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Department of Health and Human Services
Centers for Disease Control and Prevention

Vaccines & Immunizations

State Immunization Laws for Healthcare
Workers and Patients

(current as of December 2013)

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Hepatitis B  


For more details on methods and data limitations


Hospital:   A hospital was defined as an institution whose primary function is to provide inpatient services, diagnostic and therapeutic, for a variety of medical conditions, both surgical and non-surgical, on a 24 hour a day basis.

Ambulatory Care Facility:   An ambulatory care facility was defined as a freestanding medical clinic or medical care facility that provides a variety of healthcare services in a centralized facility. These services may include preventative care, acute care, specialized services, laboratory services, surgery, outpatient care, etc., and are provided to persons who come to the facility to receive services and depart from the facility on the same day.

Provider:   An individual health care provider was defined as a licensed health care professional.

Assessment requirements:   An assessment requirement was identified if any included facility is required to assess the immunization status of any HCW/patient or screen for any vaccine-preventable disease

Administration requirement:   Administration requirements were divided into "offer"(optional vaccination) and "ensure"(mandatory vaccination) laws. An offer law was identified if the facility is required to offer or make available any vaccine to any HCW/patient. An ensure law was identified if the facility is required to arrange for vaccination of, or make certain that any HCW/patient has been vaccinated against, any vaccine-preventable disease, unless a medical, religious, or philosophical exemption to the law is specified or the vaccination is refused.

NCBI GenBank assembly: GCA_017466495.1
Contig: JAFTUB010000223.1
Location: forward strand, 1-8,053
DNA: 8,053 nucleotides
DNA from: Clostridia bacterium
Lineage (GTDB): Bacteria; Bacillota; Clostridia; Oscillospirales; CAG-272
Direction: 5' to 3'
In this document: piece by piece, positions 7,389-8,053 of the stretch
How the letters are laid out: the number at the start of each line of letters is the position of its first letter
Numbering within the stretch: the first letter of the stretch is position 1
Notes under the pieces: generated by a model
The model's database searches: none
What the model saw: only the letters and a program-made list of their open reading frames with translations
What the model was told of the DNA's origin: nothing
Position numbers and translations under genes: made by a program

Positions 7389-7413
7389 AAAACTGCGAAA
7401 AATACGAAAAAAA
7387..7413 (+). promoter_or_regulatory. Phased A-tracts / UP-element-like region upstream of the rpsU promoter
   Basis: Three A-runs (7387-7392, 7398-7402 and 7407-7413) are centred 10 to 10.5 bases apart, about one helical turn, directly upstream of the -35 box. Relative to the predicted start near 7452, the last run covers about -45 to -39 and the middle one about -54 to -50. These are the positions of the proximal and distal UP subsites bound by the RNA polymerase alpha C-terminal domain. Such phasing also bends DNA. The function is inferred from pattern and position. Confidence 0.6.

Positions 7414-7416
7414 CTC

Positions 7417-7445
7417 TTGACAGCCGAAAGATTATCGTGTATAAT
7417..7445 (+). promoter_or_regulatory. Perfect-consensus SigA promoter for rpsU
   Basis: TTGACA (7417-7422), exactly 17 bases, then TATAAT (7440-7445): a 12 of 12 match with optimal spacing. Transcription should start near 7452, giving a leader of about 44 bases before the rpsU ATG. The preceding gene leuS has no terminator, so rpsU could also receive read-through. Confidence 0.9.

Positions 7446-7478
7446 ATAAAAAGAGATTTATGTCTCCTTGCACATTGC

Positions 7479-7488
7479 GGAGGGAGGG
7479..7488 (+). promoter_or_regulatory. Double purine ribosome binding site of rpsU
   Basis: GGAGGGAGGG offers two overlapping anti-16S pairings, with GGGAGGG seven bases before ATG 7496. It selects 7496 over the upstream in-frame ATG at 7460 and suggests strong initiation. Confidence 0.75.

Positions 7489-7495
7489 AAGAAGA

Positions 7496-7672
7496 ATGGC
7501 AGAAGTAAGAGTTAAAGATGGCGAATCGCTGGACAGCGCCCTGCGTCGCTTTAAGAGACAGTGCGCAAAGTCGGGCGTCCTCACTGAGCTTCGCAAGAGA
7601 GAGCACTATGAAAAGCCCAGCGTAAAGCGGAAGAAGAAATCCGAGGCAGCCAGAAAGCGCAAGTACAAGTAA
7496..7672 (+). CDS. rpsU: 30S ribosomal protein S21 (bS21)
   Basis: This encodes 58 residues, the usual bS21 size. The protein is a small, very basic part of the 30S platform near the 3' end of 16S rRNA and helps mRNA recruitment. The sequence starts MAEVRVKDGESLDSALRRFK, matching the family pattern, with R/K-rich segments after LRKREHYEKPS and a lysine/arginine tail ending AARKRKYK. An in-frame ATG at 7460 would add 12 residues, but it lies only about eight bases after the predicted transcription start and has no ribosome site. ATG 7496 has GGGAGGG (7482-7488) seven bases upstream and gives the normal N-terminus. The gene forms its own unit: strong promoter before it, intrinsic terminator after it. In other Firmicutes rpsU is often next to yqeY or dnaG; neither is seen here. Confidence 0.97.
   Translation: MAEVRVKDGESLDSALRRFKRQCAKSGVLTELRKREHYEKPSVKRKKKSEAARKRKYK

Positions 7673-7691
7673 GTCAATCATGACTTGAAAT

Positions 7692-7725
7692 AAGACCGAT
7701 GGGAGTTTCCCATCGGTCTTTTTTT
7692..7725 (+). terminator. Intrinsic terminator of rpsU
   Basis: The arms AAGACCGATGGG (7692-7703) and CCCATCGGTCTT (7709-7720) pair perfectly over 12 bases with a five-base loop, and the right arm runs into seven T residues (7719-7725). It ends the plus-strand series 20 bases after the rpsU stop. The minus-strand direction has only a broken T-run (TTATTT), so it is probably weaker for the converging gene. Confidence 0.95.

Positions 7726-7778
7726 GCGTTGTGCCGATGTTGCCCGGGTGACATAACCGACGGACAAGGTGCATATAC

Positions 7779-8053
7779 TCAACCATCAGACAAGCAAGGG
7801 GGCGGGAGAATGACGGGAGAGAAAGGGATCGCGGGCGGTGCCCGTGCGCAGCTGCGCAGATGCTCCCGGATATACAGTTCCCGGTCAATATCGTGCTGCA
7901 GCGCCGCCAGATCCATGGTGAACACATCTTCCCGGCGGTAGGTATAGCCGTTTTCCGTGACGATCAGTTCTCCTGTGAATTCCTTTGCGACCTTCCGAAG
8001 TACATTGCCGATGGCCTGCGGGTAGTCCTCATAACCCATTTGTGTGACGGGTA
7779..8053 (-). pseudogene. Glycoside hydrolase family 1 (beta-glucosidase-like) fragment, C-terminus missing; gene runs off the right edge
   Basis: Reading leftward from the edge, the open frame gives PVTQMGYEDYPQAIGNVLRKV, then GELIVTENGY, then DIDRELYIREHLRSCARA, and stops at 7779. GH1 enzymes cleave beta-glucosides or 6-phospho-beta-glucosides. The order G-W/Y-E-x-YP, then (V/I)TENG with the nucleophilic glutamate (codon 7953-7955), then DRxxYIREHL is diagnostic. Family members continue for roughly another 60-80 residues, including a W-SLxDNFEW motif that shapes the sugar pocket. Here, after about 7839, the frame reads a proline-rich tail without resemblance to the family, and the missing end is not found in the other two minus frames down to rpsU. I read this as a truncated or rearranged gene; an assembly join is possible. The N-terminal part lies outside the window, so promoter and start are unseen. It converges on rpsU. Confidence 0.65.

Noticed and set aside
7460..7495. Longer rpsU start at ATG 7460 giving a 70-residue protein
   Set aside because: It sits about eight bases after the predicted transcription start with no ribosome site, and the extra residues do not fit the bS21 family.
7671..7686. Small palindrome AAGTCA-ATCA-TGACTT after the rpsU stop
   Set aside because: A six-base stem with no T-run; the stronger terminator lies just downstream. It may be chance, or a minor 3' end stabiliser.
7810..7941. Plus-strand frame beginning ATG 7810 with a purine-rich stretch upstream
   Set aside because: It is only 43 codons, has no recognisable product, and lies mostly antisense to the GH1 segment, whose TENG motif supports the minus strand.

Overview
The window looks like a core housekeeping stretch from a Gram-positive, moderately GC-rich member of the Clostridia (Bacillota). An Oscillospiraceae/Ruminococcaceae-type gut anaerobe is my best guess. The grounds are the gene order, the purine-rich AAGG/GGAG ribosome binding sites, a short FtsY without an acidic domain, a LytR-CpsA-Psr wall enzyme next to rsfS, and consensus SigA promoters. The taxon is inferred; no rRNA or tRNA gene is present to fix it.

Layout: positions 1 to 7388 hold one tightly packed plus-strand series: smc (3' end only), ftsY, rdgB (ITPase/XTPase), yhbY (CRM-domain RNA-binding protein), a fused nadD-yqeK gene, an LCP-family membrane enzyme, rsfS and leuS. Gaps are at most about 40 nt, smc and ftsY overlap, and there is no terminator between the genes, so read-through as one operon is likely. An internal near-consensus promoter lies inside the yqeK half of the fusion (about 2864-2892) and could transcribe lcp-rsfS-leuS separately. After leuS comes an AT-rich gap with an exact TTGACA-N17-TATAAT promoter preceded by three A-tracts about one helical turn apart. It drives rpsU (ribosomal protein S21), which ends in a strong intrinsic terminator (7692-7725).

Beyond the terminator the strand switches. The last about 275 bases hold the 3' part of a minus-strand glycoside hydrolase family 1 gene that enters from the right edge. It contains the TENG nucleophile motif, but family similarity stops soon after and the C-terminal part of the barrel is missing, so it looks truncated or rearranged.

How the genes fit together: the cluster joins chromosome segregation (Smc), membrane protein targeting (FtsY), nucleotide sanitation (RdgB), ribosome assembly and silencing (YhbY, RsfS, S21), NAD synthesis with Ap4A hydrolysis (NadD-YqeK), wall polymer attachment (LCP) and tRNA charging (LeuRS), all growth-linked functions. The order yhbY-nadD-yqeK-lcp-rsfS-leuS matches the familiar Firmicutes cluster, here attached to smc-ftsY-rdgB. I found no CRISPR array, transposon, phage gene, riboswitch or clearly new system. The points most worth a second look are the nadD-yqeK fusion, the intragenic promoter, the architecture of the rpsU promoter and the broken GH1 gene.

Hepatitis B requirements:   Hepatitis B requirements were divided into "screening" and "reporting" laws. A screening law was identified if the state requires screening of pregnant woman for hepatitis B infection or hepatitis B surface antigen (HBsAg). A reporting law was identified if the state specifically requires reporting of positive HBsAg status in pregnant women, apart from general disease reporting and surveillance requirements.

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For further information on this survey, or to update your state's information, please contact:

Megan C. Lindley, MPH
Centers for Disease Control and Prevention
National Center for Immunization and Respiratory Diseases
Immunization Services Division
1600 Clifton Road, NE; MS #A-19
Atlanta, GA 30333
E-mail: cvx9@cdc.gov

Disclaimer: The purpose of this database is to provide researchers, policymakers, and state and local public health practitioners with descriptive information concerning immunization-related state laws. No part of this legal analysis involves providing legal advice or answering specific questions of law on behalf of any person or organization.

This page last modified on December 16, 2013
Content last reviewed on December 16, 2013
Content Source: National Center for Immunizations and Respiratory Diseases

Safer Healthier People

Centers for Disease Control and Prevention, 1600 Clifton Rd, Atlanta, GA 30333, U.S.A
Tel: (404) 639-3311 / Public Inquiries: (404) 639-3534 / (800) 311-3435

Vaccines and Immunizations